A snowstorm expected to blow through Tuesday's voting in New Hampshire threatens to dampen turnout and scramble an already turbulent presidential contest.
While Democratic candidate Bernie SandersBernie SandersSanders: This is a 'tough day for millions of Americans' Bernie Sanders's Inauguration Day, imagined: What could've been Booker is taking orders from corporate pharmaceuticals MORE likely has a large enough lead over rival Hillary ClintonHillary Rodham ClintonHuckabee praises Clinton’s inauguration stop Sanders: This is a 'tough day for millions of Americans' Pelosi on Dems' approach to Trump: Look at Bush MORE to secure a win whatever the weather — the latest polls show him ahead by 10 and 23 percentage points in New Hampshire — a depressed turnout could have a more significant effect on the Republican side.
Polls still tip toward Donald TrumpDonald TrumpWill America really unite behind Trump? Huckabee praises Clinton’s inauguration stop Tim Allen: Inauguration and protests 'make you really like this country' MORE winning the Republican primary; his lead remains around 20 points.
The race for second place in New Hampshire is tight, with Marco RubioMarco RubioTillerson met with top State official: report McCain ‘very concerned’ about Tillerson Top Dem: Don’t bring Tillerson floor vote if he doesn’t pass committee MORE, Jeb Bush, Ted CruzTed CruzBooker is taking orders from corporate pharmaceuticals Caitlyn Jenner to attend Trump inauguration: report Trump’s UN pick threads needle on Russia, NATO MORE and John Kasich all jostling within the polls' margins of error. Chris Christie, who had a strong debate performance on Saturday night, ranks sixth and is around 5 points behind Bush in the latest surveys.
The University of Massachusetts Lowell noted Monday with its latest tracking poll that "New Hampshire voters are known for delivering surprises and with snow forecast into tomorrow, the tracking poll looks at two possible scenarios for the outcome based on voter turnout.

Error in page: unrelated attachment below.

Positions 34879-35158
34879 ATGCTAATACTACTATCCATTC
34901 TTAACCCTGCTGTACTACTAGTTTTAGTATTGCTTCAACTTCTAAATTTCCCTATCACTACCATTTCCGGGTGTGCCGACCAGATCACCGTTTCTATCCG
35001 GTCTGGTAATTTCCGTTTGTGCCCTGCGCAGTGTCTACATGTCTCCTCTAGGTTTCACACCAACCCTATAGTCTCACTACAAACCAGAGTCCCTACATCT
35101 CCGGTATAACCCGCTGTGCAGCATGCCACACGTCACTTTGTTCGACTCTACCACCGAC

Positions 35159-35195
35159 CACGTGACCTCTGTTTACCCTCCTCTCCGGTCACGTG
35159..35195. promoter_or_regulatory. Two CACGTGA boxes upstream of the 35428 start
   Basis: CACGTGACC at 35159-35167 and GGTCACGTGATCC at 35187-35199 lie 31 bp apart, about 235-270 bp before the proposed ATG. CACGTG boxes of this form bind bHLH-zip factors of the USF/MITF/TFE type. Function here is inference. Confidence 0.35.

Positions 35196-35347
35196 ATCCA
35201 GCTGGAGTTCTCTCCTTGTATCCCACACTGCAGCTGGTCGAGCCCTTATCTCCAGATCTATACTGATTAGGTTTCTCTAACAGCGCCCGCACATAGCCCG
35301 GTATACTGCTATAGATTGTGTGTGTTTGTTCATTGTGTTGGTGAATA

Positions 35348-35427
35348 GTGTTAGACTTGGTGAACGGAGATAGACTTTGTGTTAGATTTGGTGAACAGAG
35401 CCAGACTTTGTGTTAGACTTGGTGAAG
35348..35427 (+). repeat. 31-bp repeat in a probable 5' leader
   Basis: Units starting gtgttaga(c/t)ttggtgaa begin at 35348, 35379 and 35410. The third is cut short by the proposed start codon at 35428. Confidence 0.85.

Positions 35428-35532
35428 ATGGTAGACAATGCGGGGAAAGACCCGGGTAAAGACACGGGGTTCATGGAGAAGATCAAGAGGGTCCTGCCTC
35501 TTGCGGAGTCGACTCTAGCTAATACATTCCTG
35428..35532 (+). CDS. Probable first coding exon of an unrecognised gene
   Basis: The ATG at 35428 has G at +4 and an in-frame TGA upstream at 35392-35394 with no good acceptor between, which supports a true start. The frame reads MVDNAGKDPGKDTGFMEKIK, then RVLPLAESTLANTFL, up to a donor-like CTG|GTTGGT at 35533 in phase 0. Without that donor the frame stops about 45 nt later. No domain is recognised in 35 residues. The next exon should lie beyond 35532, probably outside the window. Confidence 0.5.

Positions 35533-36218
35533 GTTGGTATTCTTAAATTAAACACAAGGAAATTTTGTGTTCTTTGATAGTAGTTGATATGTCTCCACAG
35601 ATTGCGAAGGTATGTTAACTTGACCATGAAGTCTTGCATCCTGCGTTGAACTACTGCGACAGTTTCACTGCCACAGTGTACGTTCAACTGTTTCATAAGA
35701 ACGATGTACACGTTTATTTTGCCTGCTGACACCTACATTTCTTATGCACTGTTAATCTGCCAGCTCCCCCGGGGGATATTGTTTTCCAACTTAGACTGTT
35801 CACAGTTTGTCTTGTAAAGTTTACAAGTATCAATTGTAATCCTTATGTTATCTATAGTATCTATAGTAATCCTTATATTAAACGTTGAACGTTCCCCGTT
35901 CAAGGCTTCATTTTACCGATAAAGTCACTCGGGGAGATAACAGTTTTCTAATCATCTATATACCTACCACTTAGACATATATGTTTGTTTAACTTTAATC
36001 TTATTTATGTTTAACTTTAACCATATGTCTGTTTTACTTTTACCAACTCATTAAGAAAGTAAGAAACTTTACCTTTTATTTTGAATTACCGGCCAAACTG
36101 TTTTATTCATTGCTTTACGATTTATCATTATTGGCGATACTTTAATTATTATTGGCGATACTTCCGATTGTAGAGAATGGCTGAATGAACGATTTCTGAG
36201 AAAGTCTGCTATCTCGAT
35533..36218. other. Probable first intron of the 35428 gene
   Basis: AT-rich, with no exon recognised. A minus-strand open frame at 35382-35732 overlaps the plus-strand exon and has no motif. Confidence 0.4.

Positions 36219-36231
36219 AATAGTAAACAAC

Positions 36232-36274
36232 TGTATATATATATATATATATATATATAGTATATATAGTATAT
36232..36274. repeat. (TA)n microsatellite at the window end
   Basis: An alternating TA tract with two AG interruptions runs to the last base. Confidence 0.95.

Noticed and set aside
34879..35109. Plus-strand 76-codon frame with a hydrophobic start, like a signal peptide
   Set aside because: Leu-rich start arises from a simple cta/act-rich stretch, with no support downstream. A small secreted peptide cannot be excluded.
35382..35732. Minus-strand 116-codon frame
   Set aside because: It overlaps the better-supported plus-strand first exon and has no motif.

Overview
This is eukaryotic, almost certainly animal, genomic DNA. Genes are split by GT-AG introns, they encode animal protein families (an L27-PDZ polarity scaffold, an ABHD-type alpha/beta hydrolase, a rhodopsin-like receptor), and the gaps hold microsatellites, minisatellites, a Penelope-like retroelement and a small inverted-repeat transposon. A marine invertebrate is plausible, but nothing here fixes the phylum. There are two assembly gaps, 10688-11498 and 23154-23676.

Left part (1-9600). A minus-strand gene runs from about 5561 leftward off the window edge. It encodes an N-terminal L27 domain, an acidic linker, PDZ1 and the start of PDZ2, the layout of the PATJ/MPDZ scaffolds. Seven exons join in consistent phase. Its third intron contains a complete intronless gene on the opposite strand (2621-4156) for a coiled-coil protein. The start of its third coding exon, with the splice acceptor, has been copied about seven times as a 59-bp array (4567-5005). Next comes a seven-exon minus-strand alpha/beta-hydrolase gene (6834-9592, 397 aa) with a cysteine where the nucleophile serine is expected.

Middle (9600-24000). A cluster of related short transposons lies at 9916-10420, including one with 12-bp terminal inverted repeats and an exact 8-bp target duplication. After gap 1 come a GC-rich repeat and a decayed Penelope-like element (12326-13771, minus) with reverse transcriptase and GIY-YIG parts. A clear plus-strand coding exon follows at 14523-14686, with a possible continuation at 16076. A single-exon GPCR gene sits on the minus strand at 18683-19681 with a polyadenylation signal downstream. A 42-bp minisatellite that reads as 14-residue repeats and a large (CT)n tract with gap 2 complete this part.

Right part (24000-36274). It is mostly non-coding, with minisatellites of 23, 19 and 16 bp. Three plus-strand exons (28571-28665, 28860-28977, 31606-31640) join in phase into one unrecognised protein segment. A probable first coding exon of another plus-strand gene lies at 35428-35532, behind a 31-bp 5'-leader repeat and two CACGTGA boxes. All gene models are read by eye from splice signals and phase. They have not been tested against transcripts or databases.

"In the event of snow and low voter turnout, Sanders still leads Clinton 55 percent to 40 percent; and Trump, Rubio and Kasich gain support while Bush loses ground, but Trump still leads by 22 percent. In the event of a primary with high turnout, Sanders’ lead grows to 57 percent over 39 percent support for Clinton and on the Republican side, Trump’s lead stays at 22 percent."
GOP consultant Ron Kaufman, a Bush supporter, said he believes bad weather would help candidates who have spent more time on the ground talking to voters and building their organizations in New Hampshire. That includes Bush, a former Florida governor, and the race's current governors, Kasich of Ohio and Christie of New Jersey, he said.
“Trump will under-achieve, Rubio will under-achieve, Cruz will under-achieve,” Kaufman predicted as he spoke to The Hill by telephone Monday while knocking on doors in the state to drum up support.
“The three governors will over-achieve; the question is by how much.”
But Trump was unfazed by the prospect of snow. "I hear we are going to do well, but the snow is out," he said at a Monday afternoon rally. "What effect will the snow have? It can't have an effect! We can handle the snow."
Ben Kamisar contributed.